One of the tasks and/or responsibilities of dog ownership is regular brushing of the dog's fur to keep it visually appealing, to reduce bacterial build up and reduce shedding. As a former dog owner/care giver/slave to a white haired very mixed breed pooch, the latter is important for people who don't enjoy the addition of dog fur on their clothes. Ask me about it. But I digress. Already.
As is the case with many dog owners pensioner, Ron Wyre, walks his dog Spencer and recently during a stroll in a Nottingham (England) park, decided to brush Spencer's fur. He was stopped from completing his task by a community protection officer who fined Wyre £75 for littering no less. The officer for his part claimed that he approached Wyre, who was wearing a high visibility uniform at the time, to ascertain whether he was impersonating an officer. His offence by the way, was leaving dog hair on the ground.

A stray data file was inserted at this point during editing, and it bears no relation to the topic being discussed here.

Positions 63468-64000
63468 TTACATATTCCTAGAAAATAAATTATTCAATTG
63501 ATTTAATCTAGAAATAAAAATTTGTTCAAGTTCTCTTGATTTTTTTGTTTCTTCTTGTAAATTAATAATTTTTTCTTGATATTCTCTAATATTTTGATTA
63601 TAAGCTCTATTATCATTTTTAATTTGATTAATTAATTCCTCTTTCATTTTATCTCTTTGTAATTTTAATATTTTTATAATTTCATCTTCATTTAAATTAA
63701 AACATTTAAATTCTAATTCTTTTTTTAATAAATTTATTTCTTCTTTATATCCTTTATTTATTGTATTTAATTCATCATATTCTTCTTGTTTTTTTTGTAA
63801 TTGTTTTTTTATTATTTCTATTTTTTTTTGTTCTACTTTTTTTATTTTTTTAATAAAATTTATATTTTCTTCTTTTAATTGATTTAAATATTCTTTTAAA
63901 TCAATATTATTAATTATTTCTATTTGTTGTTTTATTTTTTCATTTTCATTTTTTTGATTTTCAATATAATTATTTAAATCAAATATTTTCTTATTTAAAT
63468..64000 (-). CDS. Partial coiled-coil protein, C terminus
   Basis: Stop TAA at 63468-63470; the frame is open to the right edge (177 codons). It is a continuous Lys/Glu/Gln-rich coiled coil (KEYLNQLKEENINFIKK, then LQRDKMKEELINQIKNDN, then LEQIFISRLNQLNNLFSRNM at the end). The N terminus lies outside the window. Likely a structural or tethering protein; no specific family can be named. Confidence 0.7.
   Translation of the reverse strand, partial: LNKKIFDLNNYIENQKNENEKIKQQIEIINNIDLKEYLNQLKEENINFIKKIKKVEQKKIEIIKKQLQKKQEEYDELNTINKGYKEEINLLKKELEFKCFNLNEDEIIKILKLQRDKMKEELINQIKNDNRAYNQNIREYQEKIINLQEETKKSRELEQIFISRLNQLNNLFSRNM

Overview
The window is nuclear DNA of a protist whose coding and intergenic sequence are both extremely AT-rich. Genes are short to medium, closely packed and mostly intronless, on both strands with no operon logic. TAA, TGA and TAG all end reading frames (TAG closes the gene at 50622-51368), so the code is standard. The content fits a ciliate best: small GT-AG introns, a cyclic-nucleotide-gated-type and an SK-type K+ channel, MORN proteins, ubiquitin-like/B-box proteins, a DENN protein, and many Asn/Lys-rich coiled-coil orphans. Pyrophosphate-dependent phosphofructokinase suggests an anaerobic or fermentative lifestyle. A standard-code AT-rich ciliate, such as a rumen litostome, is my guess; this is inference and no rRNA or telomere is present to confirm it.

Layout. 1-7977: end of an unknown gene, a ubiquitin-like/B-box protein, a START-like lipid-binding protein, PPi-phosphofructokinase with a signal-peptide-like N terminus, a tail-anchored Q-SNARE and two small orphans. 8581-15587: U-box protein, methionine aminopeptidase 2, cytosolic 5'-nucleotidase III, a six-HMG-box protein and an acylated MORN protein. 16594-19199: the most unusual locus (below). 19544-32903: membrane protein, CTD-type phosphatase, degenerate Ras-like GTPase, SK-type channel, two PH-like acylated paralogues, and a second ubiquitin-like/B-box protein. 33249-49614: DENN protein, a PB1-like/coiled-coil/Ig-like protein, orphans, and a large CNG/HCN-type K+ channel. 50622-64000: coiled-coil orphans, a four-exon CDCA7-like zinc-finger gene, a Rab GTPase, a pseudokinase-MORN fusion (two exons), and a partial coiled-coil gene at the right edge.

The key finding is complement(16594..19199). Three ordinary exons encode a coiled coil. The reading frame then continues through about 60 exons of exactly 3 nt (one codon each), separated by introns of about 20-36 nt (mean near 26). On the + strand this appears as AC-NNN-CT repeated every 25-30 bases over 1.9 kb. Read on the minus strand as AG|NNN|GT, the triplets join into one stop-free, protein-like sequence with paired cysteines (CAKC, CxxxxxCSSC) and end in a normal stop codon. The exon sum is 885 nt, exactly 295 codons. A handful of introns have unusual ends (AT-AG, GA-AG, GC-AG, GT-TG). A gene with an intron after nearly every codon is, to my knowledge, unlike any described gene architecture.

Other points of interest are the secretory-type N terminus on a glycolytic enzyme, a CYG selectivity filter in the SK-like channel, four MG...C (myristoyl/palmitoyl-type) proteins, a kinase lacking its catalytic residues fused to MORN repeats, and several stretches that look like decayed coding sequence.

I mean, really - fur on the ground?
This leaves one to wonder if there is a clause in their local bylaws that covers dog hair or any pet hair. I mean, how can one determine the difference between dog, cat, squirrel, skunk or the remnants of any type of fur-bearing animal living in the area? Should their fur be under scrutiny of the law? Who should pay the fine?
According to a spokesperson for the powers-that-be, the fine was eventually dropped after further investigation and after the circumstances became clear and an apology issued. One wonders what type of circumstances were involved...
"I'd got in my pocket a bag (for doggie-doo) and I started to put it into that and took the fur home with me, but he still gave me the ticket. It was just ridiculous," Wyre commented.
There is an internal investigation into the incident. One wonders if other dog owners have been fined for a similar offence.